Guest Blog: Briony Morgan, Verve

14 Oct 2021 | 10.31 am

Guest Blog: Briony Morgan, Verve

Employers should consider PlayStation breaks

14 Oct 2021 | 10.31 am

There are three key challenges coming with the return to the office, says Briony Morgan of Verve

You remember how it used to be: a quick coffee with your colleague in the morning, the serendipitous moment of water cooler gossip, and the quick afternoon dash out to the shop for a breath of fresh air and a chat. We longingly look back, our glasses rose tinted, at the office culture highlights we used to enjoy. 

It didn’t seem so easy back then, but after more than a year and a half of an uphill climb to maintain what little is left of our office culture, it’s tempting to think that once you get the band back together — sweatpants back in the gym drawer, bums on ergonomic seats, and meeting holds marked ‘in person’ — that the rest will take care of itself, but the reality is in stark contrast, and there’s no going back.

So how can we create a sense of community, common purpose, and engagement among employees as teams partially return to bricks-and-mortar offices? There is a bumpy road ahead for all, regardless of an organisation’s choice to opt for ‘virtual-first’ or ‘hybrid-first’ working, or an employee’s choice to return to the office or work from home. 

Here are the three important challenges to look out for, to smooth out the next leg of the journey.

Remote Detachment 

In a survey carried out by Front, 69% of workers said that they feel detached from the team, despite 84% saying that their company has added one or more new messaging or digital communication platforms since they began to work from home.

Teams have never been more connected, and yet they have never felt further apart. As some of the team members return to the office, this detachment gap is set to broaden, as those who are able to get together will naturally bond and are more likely to adopt an out-of-sight-out-of-mind attitude towards colleagues who remain remote.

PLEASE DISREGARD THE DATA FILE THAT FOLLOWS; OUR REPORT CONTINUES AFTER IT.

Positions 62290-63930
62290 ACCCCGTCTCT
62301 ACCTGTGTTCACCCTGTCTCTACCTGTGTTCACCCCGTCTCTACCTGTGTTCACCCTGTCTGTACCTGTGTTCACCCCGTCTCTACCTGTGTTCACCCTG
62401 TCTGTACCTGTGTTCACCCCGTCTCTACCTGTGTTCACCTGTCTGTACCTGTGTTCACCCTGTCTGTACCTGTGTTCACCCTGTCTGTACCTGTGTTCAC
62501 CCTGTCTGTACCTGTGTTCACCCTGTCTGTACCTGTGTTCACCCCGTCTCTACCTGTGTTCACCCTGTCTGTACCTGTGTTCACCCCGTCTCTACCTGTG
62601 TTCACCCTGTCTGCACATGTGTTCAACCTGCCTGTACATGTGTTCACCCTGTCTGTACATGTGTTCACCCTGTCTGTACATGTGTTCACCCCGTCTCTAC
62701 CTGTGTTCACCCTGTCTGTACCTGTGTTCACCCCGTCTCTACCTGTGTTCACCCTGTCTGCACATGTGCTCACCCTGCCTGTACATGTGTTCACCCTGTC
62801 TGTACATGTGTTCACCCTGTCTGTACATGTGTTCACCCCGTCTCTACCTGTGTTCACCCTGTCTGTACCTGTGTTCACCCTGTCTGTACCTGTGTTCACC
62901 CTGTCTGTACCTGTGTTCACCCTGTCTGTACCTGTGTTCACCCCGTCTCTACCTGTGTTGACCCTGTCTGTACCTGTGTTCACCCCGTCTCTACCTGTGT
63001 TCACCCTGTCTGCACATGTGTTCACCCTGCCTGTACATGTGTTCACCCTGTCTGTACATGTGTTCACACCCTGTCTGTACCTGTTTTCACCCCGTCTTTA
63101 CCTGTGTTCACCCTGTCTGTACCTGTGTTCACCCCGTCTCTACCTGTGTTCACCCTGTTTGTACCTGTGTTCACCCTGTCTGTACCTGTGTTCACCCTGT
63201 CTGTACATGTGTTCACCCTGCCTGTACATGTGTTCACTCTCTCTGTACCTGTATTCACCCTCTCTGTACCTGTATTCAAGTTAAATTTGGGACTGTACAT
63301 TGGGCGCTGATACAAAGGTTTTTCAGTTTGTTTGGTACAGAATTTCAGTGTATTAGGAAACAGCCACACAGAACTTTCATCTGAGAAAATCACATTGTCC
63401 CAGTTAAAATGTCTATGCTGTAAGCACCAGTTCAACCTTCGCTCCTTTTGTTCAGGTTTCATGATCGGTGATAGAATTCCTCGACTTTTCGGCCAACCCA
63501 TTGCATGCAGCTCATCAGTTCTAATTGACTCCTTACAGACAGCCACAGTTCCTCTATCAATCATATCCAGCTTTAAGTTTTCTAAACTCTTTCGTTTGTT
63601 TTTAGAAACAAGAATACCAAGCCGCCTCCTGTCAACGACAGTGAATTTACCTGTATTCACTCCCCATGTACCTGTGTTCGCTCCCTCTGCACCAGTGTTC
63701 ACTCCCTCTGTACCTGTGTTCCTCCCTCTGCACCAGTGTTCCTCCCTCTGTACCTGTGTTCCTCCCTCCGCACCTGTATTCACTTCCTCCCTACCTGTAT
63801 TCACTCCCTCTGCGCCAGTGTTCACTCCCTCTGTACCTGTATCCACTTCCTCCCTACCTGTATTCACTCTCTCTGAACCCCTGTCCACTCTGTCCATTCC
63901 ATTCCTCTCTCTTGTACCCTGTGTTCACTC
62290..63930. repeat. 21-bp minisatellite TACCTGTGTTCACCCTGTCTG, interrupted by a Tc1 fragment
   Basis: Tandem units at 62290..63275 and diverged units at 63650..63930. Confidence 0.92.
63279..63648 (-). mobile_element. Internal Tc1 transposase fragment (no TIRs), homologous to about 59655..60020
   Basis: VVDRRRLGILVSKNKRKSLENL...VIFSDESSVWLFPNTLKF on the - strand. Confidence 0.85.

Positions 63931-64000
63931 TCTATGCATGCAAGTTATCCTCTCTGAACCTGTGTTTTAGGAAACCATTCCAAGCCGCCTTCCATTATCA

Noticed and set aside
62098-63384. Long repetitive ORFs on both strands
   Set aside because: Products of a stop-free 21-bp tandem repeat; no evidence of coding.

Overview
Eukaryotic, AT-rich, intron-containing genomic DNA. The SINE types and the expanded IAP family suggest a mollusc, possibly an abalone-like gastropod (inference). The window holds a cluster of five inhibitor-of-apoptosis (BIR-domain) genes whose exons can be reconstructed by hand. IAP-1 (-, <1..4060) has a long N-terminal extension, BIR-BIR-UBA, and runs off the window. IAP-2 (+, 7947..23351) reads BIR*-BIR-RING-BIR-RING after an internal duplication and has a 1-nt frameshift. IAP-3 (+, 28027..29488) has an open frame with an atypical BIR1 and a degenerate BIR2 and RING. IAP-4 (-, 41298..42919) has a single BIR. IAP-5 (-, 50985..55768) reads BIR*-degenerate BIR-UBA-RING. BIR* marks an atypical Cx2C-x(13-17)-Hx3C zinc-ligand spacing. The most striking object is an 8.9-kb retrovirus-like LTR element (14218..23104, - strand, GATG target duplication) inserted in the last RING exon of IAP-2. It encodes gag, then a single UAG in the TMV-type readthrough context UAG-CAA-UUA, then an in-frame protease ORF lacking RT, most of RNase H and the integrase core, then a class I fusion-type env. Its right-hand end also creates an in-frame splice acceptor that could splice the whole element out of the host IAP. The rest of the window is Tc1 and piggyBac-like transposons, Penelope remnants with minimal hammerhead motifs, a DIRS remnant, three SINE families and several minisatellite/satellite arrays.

Team-building and bonding must become a key focus area to breach this gap, and with the focus here on the inclusion of remote workers, leadership buy-in to hybrid and virtual team events will be crucial.

Absentee Leadership

Inevitably, the contingent of workers who remain at home will include managers, and though many will do an excellent job at directing the team remotely, with a year of experience under their belts, others will struggle with the new setup. 

Ultimately, the aim of the business here must be to avoid absentee leadership — a problem named not for physical absence, but for absence of commitment to the role.

The HR director tells us that common traits of the absentee leader include include a lack of direction for employees, delayed decisions, a lack of performance feedback, a lack of rewards, and no attempt to motivate employees — all things that might be easily exacerbated by the difficulties of governing a team in two parts, which in turn means that a percentage of borderline managers may now tip over into the absentee category if there’s no intervention. 

Policies of virtual open-door manager hours, coffee lotteries, and daily virtual check-ins, regardless of location, may help to fend this off. 

Work-life Culture Erosion

Those at home will feel that their at-home working experience has eroded their participation in the company culture, and those in the office will miss the consistent contribution of the at-home individuals. Those working at home will have less work-life separation, and those in the office will likely experience a lack of some of the balance that they enjoyed at home. 

No matter what happens, at the beginning there will be an element of the grass being greener on the other side until a natural balance restores itself. You can help to induce that balance by creating opportunities for your company culture to assert itself for those in either location, for the team to enjoy activities or solutions built into the working week, which are attractive if you are at home or in the office. 

A great example of this hybrid culture-balancing is the gaming break. PlayStation and many other gaming companies allow for remote team gaming, so why not introduce a 30-minute PlayStation break a couple of times a week?

Naturally attractive, low in pressure, and high in fun, the gaming break can be an easy way to allow mixing without feeling forced – and who knows? You might even see some additional value from bringing gaming to the table. After all, it does improve the ability to problem solve, raise productivity, and reduce stress. 

Briony Morgan (pictured) is an Account Director at events, marketing and creative agency Verve, which has offices in Dublin, London and Amsterdam

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